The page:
There are certain months that send a little shiver of anticipation up my spine.

March, for my birthday.

December, for Christmas.

And October.

Not just for Halloween, though it’s a holiday I love.  October is the season of change here in the Pacific Northwest.  Leaves fall, gradually leaving the skeleton of the oak tree bare.   I harvest the last fruits of the gardens: pumpkins, apples, cabbages, potatoes. I run the rototiller over the garden patch for a last time, and then cover the soil to rest for the winter. There are so many chores to do, until suddenly, the time for working outside is gone.  The days are shorter and wetter.

It’s a great season for writing.  The evenings come earlier, so the nights are longer.  It’s a nice time for stews and soups that have simmered all day, freeing me from the evening task of preparing the meal.  It’s a good time to sit in the ‘big chair’ or the corner of the couch with a pencil and notebook, jotting down random bits of dialogue, or sketching the timeline of a character’s life.  It’s also a bit of a spooky month.  I startle myself walking past the mirror in the hall at night.  The night sounds change.  Coyotes yip-yip-yipping down by the river.  Owls.  Screech owls that wake me from a dead sleep, thinking I heard someone scream.  The hesitant hoof steps outside the window.  It’s a deer.  I know it’s a deer.  I still have to sit up and peer out into the darkness.

This season, the story I’m working on has some darker angles to it.  There a slight wash of horror over this fantasy, a few elements that I don’t usually choose to think or write about.  Questions my character will have to ask of herself and others, questions none of us really like to consider.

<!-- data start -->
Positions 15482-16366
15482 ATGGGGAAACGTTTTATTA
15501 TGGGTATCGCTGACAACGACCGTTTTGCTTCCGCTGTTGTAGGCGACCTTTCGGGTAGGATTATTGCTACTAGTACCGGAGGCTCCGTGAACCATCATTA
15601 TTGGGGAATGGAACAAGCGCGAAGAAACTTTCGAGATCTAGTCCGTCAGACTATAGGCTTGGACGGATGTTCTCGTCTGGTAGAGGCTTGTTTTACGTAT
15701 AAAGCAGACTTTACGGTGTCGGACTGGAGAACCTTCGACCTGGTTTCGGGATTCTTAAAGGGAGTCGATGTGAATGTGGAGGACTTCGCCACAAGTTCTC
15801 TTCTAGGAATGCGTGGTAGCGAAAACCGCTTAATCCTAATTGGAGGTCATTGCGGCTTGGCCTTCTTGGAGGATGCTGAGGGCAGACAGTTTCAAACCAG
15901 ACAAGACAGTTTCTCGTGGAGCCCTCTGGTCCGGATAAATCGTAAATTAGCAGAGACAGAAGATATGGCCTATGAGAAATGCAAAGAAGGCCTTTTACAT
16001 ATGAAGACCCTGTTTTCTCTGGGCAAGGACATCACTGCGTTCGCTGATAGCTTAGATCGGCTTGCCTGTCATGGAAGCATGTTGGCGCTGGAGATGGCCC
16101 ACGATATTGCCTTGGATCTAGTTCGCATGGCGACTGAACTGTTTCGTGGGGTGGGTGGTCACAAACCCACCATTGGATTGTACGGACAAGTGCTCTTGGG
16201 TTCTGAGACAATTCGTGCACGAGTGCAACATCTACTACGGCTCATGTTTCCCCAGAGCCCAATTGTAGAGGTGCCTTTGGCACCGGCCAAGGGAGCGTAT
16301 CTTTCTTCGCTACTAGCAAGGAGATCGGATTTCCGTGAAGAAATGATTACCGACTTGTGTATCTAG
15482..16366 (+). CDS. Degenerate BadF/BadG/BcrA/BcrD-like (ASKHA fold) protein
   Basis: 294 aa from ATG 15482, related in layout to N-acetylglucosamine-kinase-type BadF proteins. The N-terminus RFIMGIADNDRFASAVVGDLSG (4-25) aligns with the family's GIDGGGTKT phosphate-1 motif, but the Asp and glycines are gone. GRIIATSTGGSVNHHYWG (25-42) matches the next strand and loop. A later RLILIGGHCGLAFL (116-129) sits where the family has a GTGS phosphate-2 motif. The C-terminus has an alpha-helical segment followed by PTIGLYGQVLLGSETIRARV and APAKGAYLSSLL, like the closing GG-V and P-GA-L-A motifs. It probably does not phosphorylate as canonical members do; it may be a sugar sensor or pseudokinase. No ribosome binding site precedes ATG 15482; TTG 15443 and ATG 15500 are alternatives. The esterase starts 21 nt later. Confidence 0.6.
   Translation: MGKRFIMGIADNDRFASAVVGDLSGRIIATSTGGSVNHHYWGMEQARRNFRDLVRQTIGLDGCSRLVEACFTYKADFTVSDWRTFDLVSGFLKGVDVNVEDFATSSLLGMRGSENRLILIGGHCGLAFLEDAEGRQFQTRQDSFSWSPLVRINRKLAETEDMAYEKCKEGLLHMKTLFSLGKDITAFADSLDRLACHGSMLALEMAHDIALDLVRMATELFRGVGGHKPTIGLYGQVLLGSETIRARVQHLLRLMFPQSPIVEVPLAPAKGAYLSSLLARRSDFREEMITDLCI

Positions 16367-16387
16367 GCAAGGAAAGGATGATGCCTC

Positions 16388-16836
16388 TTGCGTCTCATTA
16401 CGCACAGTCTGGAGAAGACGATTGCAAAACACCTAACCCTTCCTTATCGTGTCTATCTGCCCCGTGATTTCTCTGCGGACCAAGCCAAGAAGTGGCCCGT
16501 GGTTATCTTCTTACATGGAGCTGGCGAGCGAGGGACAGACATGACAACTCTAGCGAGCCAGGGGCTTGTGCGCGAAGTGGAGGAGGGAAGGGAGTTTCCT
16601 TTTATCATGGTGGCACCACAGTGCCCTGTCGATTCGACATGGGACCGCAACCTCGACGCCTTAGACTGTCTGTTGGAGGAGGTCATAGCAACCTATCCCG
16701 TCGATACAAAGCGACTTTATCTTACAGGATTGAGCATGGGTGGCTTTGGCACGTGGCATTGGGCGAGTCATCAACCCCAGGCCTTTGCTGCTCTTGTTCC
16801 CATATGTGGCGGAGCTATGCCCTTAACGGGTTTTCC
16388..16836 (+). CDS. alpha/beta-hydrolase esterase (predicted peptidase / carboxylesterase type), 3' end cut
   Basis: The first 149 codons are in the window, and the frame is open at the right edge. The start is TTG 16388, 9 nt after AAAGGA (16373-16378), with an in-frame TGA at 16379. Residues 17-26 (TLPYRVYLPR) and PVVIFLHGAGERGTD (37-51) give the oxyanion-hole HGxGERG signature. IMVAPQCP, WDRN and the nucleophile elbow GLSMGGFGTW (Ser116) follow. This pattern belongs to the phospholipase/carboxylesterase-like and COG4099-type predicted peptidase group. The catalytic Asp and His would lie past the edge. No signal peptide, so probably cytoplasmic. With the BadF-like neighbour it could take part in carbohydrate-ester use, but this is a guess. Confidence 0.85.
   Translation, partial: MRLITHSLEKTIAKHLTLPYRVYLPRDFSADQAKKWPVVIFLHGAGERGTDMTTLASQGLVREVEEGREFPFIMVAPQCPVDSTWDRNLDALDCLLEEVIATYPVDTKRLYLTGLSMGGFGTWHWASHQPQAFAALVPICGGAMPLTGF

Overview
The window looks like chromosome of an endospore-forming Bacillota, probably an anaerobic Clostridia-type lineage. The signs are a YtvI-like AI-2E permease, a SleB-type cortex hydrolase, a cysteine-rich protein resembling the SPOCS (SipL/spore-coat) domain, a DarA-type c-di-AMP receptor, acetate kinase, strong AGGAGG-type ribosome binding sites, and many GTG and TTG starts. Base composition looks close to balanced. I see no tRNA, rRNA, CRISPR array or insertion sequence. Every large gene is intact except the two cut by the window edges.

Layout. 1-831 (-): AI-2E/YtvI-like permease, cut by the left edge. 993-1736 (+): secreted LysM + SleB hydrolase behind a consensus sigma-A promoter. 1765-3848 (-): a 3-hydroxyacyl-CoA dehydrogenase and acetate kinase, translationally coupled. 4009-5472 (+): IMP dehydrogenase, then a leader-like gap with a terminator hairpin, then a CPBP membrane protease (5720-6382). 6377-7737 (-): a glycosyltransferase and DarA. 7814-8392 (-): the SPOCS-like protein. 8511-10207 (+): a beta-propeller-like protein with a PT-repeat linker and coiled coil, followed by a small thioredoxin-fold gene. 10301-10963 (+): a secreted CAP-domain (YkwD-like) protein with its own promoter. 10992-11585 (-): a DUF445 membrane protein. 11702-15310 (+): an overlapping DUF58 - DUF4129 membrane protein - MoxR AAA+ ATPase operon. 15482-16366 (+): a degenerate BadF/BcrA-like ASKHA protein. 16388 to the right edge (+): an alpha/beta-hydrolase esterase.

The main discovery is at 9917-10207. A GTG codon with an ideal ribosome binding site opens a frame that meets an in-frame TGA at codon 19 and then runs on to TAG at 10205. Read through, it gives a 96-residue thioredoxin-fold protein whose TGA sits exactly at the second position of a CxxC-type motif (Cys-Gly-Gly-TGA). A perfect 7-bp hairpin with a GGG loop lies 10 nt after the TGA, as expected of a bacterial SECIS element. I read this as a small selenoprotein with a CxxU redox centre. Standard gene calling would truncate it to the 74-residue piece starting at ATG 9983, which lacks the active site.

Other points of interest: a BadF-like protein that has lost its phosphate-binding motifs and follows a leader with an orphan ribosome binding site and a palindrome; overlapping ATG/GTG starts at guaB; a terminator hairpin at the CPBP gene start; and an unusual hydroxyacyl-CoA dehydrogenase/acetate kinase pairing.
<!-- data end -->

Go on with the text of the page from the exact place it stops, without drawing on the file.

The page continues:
It’s a good month for writing that sort of a book.

Yesterday, I worked on an alternative map of Tacoma, one that shows the Wedge, the section of town where Celtsie lives.  I realized I was at that part of the novel where I had to be sure all the details agreed with one another.  How many blocks from her apartment to the park, and which direction is the coffee shop in?  All those bits and pieces that, if jumbled, can throw a reader right out of the story.

It’s a skill I really admire in mystery writers.  Sue Grafton or Rex Stout or Robert Parker or Debbie McComber (I know, that name makes you think of romance.  Often enough, there’s a bit of a mystery in there, too!) In every tale, I can put my finger exactly on where the character is at any given moment, in each city. They mention the shops, the stop lights, the one-way streets, and even what business used to be in that place. The setting becomes a character.  It’s important.  It brings the real to the tale.

It’s a dedication I strive to emulate in my fantasy fiction. I want to bring the real to this fantasy, to invite you to a Tacoma I glimpse when I turn down the wrong street at night or glimpse a peculiar figure waiting at a familiar bus stop.

I’m a bit sad that I won’t be home for Halloween this year.  On October 31, I will have departed Portugal to arrive in Italy.  This year, I will miss Jack O’Lanterns, and costumed children and trick or treaters.  I suspect I’ll take my Halloween with me as I continue to work on Celtsie’s story this October.

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